“With Sysstem-CAL we do not get that antagonism, and in one variety, Red Delicious, it clearly improved the performance of Apogee. And we used low 4 oz/acre rates of Apogee because a higher rate might have overcome any negative effect of the calcium. Growers are changing how they use Apogee, with lower rates in more split applications. So System-Cal is going to work perfectly for growers.

“Plus, the Sysstem-CAL formulation is easier to work with. Calcium chloride is a dry, bulky material that plugs nozzles and sometimes causes phytotoxicity. There is none of that with Sysstem-CAL. Sysstem-CAL stood out even among the newer calcium formulations, and there are a lot of them out there.”

While Sysstem-CAL can be used early in the season at timings where calcium chloride cannot, Palmer also noted that Sysstem-CAL would be a good option to replace calcium chloride in cover sprays.

Fire Blight and Apogee

Plant physiology studies show that disease tolerance is a key aspect of delivering calcium to the tree when it is most needed. By strengthening the integrity of cell walls in branches as well as the fruit, calcium helps apple trees to better tolerate disease. Because Sysstem-CAL does not interfere with the efficacy of Apogee, the PGR is able to continue its role in helping growers manage fire blight in high infection areas such as the Northeast, Michigan, and elsewhere.

Apogee inhibits gibberellin biosynthesis, which results in an early cessation of terminal growth. As Michigan State University Extension noted in a bulletin updated in 2009, “Shoots with inhibited growth are less susceptible to fire blight; therefore, the potential for the build up of fire blight during the summer is reduced significantly. Apogee only decreases host susceptibility; it does not affect the pathogen directly. Apogee is not a substitute for streptomycin during bloom for blossom blight control.”

Growers should consult their state’s Extension pomologists for Apogee rates and timings if used for fire blight.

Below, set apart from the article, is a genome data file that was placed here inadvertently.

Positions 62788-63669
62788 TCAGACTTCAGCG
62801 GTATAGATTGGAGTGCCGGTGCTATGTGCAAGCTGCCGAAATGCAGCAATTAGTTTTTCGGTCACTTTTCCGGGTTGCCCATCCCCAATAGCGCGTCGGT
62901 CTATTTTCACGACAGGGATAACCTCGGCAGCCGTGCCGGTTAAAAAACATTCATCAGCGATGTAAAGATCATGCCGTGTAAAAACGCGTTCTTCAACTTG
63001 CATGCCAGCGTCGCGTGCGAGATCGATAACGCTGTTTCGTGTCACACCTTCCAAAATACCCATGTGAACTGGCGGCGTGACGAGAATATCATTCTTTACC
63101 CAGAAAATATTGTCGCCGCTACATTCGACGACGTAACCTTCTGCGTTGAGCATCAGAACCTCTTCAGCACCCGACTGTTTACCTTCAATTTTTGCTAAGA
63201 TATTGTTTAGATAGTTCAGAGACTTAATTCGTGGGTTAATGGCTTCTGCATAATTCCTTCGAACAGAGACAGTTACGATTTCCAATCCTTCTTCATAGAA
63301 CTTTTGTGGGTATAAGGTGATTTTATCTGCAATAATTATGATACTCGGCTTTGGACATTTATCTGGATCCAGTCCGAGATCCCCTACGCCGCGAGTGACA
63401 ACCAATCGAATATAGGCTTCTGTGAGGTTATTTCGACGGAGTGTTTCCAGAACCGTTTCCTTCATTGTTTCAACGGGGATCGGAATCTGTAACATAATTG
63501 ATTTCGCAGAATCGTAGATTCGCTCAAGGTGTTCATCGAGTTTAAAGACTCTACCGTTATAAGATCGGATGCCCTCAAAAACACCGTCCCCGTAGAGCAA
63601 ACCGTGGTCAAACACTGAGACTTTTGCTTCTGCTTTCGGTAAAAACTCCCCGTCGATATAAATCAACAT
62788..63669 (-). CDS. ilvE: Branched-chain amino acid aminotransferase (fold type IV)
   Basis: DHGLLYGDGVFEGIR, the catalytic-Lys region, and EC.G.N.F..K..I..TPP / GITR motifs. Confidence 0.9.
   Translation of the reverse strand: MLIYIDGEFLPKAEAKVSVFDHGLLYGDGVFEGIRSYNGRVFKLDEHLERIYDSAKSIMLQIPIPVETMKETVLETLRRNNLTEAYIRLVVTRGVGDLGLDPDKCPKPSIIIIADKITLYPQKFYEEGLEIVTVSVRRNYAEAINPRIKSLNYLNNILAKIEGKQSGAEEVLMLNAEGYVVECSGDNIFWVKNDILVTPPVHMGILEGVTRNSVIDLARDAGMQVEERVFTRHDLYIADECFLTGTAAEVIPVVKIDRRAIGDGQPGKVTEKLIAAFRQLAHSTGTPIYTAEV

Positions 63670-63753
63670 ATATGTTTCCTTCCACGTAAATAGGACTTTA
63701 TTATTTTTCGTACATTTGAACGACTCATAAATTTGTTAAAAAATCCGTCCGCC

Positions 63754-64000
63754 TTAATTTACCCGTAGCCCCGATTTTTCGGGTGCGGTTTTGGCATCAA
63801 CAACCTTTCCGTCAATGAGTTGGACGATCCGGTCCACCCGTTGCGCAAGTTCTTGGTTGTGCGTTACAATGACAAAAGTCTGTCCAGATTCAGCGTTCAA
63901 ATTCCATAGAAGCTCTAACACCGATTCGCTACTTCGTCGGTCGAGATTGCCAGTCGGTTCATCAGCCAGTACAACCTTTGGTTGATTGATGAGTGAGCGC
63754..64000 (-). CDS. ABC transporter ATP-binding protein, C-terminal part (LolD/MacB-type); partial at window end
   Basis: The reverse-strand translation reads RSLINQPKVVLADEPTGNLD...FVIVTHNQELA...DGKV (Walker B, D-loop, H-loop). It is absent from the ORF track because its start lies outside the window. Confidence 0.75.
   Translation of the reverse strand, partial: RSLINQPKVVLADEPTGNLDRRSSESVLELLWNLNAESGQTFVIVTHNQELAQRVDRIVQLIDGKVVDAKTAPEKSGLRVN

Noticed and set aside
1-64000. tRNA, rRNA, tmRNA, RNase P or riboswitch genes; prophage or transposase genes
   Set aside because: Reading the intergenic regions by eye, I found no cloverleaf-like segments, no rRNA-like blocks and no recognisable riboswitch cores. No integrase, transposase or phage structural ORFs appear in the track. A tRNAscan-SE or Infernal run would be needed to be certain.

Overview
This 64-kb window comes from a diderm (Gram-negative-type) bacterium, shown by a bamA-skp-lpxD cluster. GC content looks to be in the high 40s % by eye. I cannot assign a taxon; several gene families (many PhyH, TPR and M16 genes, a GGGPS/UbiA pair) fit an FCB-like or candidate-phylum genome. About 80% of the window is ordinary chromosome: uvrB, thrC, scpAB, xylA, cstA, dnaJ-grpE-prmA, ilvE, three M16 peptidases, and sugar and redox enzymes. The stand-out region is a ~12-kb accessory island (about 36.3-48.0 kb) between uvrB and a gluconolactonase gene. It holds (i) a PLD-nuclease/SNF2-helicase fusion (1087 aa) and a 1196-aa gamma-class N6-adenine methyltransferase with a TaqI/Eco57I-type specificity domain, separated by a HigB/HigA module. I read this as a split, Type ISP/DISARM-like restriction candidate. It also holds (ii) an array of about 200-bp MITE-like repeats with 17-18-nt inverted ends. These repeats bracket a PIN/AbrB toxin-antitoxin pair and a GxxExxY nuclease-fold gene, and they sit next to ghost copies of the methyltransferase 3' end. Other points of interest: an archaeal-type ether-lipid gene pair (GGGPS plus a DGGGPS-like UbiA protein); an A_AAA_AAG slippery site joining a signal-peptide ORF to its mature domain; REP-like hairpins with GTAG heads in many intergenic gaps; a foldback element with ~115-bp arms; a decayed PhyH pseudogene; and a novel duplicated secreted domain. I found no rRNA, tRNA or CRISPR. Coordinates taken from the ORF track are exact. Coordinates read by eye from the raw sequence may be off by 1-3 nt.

Sysstem-CAL Works Well with Promalin

In working with a block of mature Early Red One Delicious/Mark 63 trees in 2009, Dr. Greene also found better results, including an increase in fruit weight, when Sysstem-CAL was used with Promalin. He said there were indications that Promalin plus Sysstem-CAL produces greater L/D ratio changes, possibly through an effect at the molecular level that helps the Promalin effect fruit shape.

“Promalin treatments increased the L/D ratio, and the trees that received Promalin plus Sysstem-CAL were generally slightly more desirable fruit type (greater L/D ratio),” Dr. Greene reported. “The only treatment that increased the L/D ratio more than Promalin alone contained 2 pints per acre of Promalin plus 2 quarts of Sysstem-CAL. There appeared to be no phytotoxicity following application.”

Dr. Greene tested various combinations of Promalin at either 1 pt/acre or 2 pt/acre alone or with 2 qt/acre or 4 qt/acre of Sysstem-CAL. The applications were made according to Promalin label directions when most of the king flowers were open on May 15.

“There were both favorable and unfavorable temperatures following application, which may explain why the L/D response to Promalin was not great,” said Dr. Greene. “While these data do not conclusively show that Sysstem-CAL does enhance the response of Delicious apples to Promalin, the numbers are suggestive of this.